If you run a search on the web, searching for information on college scholarships, you are often directed to paid sites or services offering to help you fill out applications or act as a scholarship “concierge” — doing the work for you. As frugal people, however, the last thing we want to do is spend MORE money getting ready for or trying to pay for college. The whole point of applying for scholarships is to find ways to pay less out of pocket for our college educations. Right? I think so, anyway. So, in the interest of tracking down money for college, without paying more money to do so, I’ve tracked down a few sources of scholarship information that will get you to the right places without charging you for the privilege.
Your College Financial Aid Office
For those of us who have already chosen and enrolled in a school, the financial aid office can be a valuable resource, both on- and offline. Many schools will list scholarship opportunities on the financial aid page of their websites. Mine does; along with a universal application for scholarships that are available only to its students. A physical visit to the office can also yield a bunch of additional resources and information. The small office at my community college not only has knowledgeable staff, but they also have books, paper applications and other materials that are not available on the website. New and returning students who need financial aid should not hesitate in visiting their school’s financial aid office and speaking with a staff member.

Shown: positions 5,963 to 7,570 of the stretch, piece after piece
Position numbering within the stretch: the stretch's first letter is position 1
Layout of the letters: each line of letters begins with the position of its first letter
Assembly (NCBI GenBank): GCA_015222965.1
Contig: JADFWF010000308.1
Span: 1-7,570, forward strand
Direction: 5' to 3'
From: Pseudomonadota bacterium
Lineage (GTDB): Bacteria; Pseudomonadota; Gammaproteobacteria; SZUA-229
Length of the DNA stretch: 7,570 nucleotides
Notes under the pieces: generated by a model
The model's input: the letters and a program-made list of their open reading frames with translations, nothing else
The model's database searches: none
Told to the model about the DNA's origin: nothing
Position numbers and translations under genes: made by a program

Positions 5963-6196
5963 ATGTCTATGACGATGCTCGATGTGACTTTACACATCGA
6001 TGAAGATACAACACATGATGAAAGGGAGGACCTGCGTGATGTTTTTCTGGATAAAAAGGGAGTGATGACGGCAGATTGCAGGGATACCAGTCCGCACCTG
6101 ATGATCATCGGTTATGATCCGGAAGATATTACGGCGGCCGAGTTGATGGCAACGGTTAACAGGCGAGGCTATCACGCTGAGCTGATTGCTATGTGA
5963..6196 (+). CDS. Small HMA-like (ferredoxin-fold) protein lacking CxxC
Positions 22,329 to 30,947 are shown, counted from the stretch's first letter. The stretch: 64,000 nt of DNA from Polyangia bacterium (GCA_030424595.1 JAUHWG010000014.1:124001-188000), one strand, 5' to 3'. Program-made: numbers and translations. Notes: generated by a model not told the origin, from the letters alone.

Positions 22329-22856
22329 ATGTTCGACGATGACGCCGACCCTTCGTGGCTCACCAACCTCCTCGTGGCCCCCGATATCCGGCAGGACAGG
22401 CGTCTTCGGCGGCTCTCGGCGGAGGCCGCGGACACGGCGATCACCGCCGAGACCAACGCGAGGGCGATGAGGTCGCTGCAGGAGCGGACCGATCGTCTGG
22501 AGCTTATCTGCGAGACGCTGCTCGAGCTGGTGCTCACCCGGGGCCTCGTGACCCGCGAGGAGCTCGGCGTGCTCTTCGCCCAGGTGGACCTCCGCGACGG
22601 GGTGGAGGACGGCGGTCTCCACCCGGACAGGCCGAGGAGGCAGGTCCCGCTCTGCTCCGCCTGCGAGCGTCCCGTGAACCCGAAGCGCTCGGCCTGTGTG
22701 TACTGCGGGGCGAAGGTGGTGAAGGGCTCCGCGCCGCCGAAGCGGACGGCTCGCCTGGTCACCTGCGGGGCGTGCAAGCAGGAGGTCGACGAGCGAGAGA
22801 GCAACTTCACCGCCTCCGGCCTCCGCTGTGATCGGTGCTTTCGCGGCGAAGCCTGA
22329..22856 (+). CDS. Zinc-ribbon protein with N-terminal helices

Your State’s Higher Education Office
If you are attending, or plan to attend, college in your home state, a visit to the website hosted by your state education office is definitely in order. If you’re not sure where to find the site, simply Google the name of your state along with the words “student financial aid” or “state scholarships”. The correct government site should be among the top few hits. The office itself, and frequently its website, is a clearinghouse of financial aid information, including scholarships. In some instances, a universal application will be available for you to apply for any state aid, or even scholarships specific to your home state, that may be out there.
The College Board’s Big Future Program
The College Board also has a scholarship search tool on its site called Big Future. The site is easy to use and offers searchable access to more than 2,200 (so it says) programs that total around $6 billion in student aid. It is certainly one of the most comprehensive free resources out there and is actually more user friendly than the scholarship guidebook that The College Board publishes.
Another large online clearinghouse for scholarship and financial aid information is Fastweb. Unlike Big Future, Fastweb is much more commercialized. You can use it as a free resource, to be sure, but if you’re not careful, you can easily find yourself hurtling down a rabbit hole that seems promising but will ultimately ask you for credit card information. Use the information, but click wisely. If you keep your Internet wits about you, Fastweb is a good resource for all in one scholarship information on the web.
Another search tool that claims free, broad access to scholarship info is Fresch! It has a less user-friendly look and feel than the other sites, but claims at database of more than 5,000 organizations which represent almost half a million discrete awards. Unfortunately, when I used the search tool, a lot of the “matches” I was given for the information that I entered were disconnects. It may be a decent way of seeing what’s out there, but it is not very streamlined and has a lot of paid links on its site.